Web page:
Here we are, Memorial Day 2014, and as I conjure, this would be the 18th time I have concocted a piece for this space. If you have been along for the ride all these years, I humbly thank you. So, as usual, I wish a safe and happy holiday to you and yours.
OK, enough for pleasantries. In a week that followed the migration of Kyle Blanks from the National League to the American, we now have Nick Hundley, similarly leaving Southern California, though this time for the other coast and the Orioles. Like Blanks joining Oakland, Hundley could indeed be a nice fit for the Orioles, splitting time with Matt Wieters back-up Steve Clevenger.
Since Wieters could indeed be down, at least from playing behind the dish, for quite a spell, Hundley (.271-1-3 over 39 games, but with just a .271 OBP) could get a boost from the move and new home. In an AL-only setup, he is worth a few bucks as a FAAB selection, but I don't have the same feel for upside as I did Blanks last week.
While we are at it, after what, six months of speculation, Stephen Drew finally has returned to Boston, where he hit a decent .253-13-67 last year over 124 games, to go with a .333 OBP (54 walks, 124 whiffs). Drew is one of those classic players and roto hopefuls, full of talent and speculation after being a first-round pick in 2004 who has had a reasonable career (is he better than Neil Walker?) and yet one that fell below anticipation (is he worse than Neil Walker?). Drew might get some playing time when he works his way back from his minor league assignment, but even with Will Middlebrooks out, I would think more playing time will go to Brock Holt as long as the Sox struggle below the .500 mark.
The bulk of interesting moves this week seemed to all fall to the American League, where another disappointing star of the future, Mike Moustakas finally ran out of time in Kansas City. So, the Royals called up Jimmy Paredes to fill the slot (as well as back up second base and the outfield). Danny Valencia is down for a bit with a sprained hand, but I would expect him to hang onto the hot corner when healthy. Paredes could be a little help in a deep format if you need speed, and he was hitting .327-3-17 at Omaha when summoned, but with just five walks to 28 whiffs this year (119:481 in the Minors), I see no role better than a bench spot ever.
That said, players like Paredes often do have a run a la Eduardo Escobar, who with 164 minor league walks to 507 whiffs, has a similar profile to Paredes (they differ in age by 41 days, even). Well, Escobar has been red-hot, hitting .337-1-7 and who seems to be starting at short on a daily basis in Minnesota these days. As noted many times: ride the hot hand, and Escobar has one, and is likely available in a lot of mixed formats. Just don't try to predict a streak, and certainly don't be afraid to cut loose when--and if--his bat chills down a mite.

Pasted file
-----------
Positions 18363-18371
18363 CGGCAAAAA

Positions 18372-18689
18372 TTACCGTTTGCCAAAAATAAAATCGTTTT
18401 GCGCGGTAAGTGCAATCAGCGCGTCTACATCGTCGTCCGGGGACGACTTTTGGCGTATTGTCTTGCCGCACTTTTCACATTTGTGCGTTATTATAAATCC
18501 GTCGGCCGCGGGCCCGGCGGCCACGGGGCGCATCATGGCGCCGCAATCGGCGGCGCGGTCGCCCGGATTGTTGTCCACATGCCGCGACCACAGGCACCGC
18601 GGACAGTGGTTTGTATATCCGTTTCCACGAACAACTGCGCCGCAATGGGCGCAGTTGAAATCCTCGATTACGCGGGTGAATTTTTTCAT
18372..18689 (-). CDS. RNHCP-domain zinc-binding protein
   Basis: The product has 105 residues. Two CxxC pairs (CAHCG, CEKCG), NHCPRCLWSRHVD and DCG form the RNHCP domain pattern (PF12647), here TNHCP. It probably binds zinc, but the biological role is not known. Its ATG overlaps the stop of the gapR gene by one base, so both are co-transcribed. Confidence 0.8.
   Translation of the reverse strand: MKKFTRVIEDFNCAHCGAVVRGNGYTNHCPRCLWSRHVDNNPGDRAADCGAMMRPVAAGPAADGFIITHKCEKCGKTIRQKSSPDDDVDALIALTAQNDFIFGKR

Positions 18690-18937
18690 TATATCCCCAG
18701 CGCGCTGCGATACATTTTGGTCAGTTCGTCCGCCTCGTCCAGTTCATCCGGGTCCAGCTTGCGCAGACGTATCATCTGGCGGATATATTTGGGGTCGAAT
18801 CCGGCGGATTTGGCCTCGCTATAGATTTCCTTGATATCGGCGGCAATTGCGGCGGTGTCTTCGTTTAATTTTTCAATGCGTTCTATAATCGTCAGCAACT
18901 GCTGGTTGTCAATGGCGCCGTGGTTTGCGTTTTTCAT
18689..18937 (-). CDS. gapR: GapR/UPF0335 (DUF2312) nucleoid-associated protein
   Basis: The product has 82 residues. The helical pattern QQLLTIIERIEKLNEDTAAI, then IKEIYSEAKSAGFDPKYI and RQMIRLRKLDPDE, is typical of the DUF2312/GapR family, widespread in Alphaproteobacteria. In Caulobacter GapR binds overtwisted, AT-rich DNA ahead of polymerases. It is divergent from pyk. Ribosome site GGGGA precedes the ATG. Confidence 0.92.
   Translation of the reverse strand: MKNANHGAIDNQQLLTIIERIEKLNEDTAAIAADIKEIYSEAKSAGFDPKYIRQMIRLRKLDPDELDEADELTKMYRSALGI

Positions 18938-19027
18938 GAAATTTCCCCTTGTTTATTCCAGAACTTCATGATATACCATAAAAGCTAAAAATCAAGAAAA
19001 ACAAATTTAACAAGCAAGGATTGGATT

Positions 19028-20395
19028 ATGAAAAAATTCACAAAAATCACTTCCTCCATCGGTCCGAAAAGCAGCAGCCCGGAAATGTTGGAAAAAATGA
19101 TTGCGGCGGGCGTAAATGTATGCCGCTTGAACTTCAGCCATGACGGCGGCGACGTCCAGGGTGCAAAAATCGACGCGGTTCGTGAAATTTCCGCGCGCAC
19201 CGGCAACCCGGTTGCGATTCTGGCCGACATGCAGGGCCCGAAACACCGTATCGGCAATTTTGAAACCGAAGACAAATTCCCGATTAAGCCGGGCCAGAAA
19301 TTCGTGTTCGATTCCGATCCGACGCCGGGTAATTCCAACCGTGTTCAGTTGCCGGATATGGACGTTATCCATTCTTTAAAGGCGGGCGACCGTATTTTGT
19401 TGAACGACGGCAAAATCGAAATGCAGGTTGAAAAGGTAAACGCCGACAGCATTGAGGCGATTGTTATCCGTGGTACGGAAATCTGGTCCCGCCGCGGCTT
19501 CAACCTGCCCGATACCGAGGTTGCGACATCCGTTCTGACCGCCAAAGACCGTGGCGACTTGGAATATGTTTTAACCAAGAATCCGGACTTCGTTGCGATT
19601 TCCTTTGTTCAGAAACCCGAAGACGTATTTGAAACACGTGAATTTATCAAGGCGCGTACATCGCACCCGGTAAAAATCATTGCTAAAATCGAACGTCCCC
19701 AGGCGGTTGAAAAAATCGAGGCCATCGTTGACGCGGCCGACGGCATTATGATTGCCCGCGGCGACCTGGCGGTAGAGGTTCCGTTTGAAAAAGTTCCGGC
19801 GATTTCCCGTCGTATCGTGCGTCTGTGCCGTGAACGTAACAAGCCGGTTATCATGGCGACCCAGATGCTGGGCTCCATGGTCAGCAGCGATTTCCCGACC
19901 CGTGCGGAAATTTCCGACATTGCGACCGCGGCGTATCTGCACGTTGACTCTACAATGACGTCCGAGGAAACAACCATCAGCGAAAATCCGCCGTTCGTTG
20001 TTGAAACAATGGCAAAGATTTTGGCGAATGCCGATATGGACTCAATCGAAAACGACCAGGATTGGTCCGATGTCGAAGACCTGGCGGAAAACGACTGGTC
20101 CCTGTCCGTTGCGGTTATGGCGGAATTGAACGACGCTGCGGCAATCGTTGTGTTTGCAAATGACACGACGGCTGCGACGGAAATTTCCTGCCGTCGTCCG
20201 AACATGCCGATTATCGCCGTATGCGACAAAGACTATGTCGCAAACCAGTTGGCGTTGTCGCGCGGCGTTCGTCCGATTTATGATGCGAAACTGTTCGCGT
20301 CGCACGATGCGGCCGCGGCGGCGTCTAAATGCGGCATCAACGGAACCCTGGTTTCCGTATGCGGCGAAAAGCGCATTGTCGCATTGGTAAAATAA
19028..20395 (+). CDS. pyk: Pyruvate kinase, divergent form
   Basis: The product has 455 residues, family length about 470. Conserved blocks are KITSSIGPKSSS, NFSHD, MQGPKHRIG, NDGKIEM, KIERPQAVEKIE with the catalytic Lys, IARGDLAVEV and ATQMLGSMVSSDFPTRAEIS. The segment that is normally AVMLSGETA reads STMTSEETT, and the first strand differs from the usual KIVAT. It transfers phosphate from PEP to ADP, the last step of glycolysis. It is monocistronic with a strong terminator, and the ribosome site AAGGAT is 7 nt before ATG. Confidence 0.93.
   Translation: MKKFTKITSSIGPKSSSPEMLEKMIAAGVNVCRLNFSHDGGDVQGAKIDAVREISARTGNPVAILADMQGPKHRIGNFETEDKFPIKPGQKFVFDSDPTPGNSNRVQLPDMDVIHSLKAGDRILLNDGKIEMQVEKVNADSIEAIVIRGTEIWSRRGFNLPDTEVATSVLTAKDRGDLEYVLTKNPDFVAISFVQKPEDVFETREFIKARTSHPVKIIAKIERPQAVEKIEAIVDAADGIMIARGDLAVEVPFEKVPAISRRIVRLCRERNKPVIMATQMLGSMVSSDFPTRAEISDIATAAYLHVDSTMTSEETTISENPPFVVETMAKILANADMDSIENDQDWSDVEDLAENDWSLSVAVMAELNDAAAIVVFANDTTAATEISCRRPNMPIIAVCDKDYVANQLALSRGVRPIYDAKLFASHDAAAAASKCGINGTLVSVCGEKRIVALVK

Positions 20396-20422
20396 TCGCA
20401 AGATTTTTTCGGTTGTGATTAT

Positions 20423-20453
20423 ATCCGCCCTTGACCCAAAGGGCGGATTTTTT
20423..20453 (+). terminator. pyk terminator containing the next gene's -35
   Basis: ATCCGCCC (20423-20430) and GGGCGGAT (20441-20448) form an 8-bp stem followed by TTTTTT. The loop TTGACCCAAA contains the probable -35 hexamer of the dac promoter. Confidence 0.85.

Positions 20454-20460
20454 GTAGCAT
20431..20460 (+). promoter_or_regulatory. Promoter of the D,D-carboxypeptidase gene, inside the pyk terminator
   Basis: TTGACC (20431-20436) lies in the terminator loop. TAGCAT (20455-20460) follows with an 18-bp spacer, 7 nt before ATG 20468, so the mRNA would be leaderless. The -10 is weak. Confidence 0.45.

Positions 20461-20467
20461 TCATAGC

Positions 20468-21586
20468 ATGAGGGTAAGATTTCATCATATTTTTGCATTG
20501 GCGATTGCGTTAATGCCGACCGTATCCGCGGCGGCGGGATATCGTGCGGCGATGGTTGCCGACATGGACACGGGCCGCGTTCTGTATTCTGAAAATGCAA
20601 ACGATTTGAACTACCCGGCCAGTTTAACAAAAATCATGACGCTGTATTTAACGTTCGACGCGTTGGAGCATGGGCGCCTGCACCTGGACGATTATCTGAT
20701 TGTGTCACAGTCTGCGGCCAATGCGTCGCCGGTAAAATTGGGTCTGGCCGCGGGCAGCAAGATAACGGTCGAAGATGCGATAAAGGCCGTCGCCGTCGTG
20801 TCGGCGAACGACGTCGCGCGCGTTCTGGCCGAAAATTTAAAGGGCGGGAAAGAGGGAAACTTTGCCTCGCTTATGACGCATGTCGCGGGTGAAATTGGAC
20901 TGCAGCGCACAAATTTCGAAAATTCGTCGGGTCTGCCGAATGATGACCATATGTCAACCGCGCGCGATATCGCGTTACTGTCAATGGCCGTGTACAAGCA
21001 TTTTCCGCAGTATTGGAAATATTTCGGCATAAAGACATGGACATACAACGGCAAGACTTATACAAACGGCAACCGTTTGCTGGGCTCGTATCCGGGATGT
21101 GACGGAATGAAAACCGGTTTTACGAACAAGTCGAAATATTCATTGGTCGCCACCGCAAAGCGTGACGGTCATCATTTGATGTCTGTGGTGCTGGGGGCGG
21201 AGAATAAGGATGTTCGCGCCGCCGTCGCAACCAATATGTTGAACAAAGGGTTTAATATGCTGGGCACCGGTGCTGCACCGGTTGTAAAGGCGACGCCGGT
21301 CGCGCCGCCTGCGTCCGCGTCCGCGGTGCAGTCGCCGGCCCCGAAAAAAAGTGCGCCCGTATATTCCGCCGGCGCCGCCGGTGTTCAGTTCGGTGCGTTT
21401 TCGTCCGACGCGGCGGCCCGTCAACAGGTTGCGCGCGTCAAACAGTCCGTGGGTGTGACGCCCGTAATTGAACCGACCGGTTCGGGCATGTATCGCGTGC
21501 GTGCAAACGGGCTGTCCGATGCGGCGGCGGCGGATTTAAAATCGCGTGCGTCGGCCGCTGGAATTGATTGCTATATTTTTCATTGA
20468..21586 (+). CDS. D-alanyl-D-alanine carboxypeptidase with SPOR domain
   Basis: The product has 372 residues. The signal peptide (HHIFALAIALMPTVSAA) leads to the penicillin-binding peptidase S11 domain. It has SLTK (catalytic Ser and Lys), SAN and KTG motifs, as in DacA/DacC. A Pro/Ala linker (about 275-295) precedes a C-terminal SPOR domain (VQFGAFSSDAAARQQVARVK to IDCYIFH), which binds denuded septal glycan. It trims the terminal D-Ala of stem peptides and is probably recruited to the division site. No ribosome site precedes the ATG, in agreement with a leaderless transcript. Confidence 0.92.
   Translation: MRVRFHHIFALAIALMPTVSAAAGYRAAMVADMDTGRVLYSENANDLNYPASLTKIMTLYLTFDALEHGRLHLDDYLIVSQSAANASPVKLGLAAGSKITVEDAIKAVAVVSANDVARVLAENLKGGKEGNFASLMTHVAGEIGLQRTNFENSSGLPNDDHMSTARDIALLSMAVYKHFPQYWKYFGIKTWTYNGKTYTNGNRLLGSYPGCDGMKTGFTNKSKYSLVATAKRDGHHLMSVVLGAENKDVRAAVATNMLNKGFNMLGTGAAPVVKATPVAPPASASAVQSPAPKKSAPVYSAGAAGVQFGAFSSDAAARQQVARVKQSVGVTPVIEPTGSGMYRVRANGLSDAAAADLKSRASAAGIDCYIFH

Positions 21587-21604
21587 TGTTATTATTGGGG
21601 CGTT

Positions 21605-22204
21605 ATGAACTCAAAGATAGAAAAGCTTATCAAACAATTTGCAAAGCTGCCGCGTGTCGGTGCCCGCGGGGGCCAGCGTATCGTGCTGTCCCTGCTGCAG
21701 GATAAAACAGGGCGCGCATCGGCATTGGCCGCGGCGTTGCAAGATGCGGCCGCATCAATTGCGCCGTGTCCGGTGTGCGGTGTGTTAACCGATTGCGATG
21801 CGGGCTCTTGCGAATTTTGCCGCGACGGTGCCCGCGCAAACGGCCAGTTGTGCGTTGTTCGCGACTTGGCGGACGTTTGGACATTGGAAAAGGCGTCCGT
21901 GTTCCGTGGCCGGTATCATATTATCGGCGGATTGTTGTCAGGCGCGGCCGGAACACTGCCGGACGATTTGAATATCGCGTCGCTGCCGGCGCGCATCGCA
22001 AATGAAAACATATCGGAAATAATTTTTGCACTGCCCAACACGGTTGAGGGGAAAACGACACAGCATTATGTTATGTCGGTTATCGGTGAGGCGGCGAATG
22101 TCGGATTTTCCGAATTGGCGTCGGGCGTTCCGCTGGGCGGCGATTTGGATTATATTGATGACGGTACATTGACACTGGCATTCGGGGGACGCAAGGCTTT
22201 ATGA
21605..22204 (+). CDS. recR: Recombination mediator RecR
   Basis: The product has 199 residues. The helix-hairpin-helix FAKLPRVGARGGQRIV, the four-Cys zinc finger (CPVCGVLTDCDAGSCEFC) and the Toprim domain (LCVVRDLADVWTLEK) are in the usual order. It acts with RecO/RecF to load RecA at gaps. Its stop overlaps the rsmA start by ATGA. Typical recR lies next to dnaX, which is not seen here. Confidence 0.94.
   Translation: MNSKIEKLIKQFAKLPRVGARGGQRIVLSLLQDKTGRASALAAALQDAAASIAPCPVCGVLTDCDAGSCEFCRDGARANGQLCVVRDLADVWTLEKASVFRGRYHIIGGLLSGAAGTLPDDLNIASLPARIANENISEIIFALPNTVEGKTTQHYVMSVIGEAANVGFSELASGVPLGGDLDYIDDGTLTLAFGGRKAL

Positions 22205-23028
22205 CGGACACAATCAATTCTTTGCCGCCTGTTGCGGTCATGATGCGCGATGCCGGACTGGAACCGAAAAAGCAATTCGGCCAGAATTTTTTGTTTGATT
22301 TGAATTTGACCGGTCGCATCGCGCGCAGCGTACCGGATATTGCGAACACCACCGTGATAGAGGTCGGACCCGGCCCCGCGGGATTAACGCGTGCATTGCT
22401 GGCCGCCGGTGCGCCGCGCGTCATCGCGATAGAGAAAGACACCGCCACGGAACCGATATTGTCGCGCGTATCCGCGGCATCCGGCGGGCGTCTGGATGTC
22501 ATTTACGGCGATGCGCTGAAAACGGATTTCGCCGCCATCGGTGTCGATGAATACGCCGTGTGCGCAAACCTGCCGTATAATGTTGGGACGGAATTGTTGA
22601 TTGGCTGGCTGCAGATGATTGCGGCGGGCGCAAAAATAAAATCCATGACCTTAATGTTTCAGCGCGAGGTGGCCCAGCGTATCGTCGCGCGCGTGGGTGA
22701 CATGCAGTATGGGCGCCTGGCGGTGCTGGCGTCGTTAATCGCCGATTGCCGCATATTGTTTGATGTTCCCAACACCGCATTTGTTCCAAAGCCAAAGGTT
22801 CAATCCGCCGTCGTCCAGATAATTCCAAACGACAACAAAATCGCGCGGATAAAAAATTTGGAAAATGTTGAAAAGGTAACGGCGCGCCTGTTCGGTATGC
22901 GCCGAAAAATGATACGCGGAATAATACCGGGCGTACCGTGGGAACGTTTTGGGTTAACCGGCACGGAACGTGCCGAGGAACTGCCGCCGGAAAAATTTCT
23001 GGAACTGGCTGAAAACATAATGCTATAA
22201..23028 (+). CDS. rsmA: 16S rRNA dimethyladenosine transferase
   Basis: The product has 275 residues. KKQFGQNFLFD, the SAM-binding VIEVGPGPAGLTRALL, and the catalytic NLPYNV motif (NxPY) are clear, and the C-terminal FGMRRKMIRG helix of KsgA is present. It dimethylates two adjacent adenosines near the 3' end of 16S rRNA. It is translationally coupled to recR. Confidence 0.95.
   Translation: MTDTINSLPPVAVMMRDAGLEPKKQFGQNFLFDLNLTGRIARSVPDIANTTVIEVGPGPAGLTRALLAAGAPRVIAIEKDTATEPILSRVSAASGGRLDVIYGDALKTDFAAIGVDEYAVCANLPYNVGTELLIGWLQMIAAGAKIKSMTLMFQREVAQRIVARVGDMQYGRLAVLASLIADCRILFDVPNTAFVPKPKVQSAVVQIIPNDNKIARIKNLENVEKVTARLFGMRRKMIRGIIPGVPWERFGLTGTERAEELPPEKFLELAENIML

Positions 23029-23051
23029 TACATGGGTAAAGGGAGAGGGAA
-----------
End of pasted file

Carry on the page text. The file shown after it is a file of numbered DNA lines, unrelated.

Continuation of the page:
One encouraging thing in San Diego-land was the good performance by Tim Stauffer, who had a nice showing Friday night during his first start (five IP, two hits, one walk, five whiffs) since 2012 (five innings, seven hits, four runs, three walks, five whiffs). That start was it for Stauffer, who looked like a good young arm, then fell to arm surgery, and might be returning to form. Stauffer has a 2-0, 1.90 mark right now, with 23 whiffs, a 1.225 WHIP and just one dinger allowed. In a way, his path is not unlike that of Dustin McGowan, but at this point I kind of like Stauffer to pick it up from here on out. He is a good gamble. while McGowan no longer is.
Seattle recalled the somewhat lost Nick Franklin, probably because Brad Miller's bat (.156-3-11) was so weak. Unfortunately, Franklin, hitting .154-0-1, is not much better, though in 30 fewer games. Ultimately, I like Miller and his .925 minor league OPS (.334-27-128) to Franklin (.293-53-193 with an .839 OPS), however.
Now is the time to grab Trevor Bauer 9-1, 2.25 over a pair of starts (13 K over 12 innings, but 11 hits and two homers suggest he is around the plate). Bauer was 4-1, 2.15 at Columbus this year with 44 strikeouts over 46 frames and a 1.087 WHIP. At least if he is there to grab, but this is Bauer's third go at the Majors, and I find this sort of a make or break number for most young players in that he has figured it out now (which is good) or not (ask Mike Moustakas, after his third year). So, if you are going to gamble, now is the time.
Darin Ruf is also back in Phillie-land, also for the third time, coming off hitting .261-1-4 over 12 minor league games. Much like Moustakas, much of our anticipation of Ruf was based upon a monster minor league season (.317-38-104 at Reading in 2012), but the big question is where will he play? Since third base is what the Phils need help at right now, I would pass.
I am not sure how St. Louis keeps coming up with these guys, but with Kevin Siegrist injured, take a peek at Sam Freeman, who struggled out of the pen in 2012 (0-2, 5.40 over 20 innings), did much better last year (1-0, 2.19 over 12.3 innings) and is now back. A lefty, Freeman does have 275 whiffs in the Minors over 288.3 innings, along with a 1.255 WHIP. If you need to fill a middle spot, a guy like Freeman on a team like the Cards can be a help.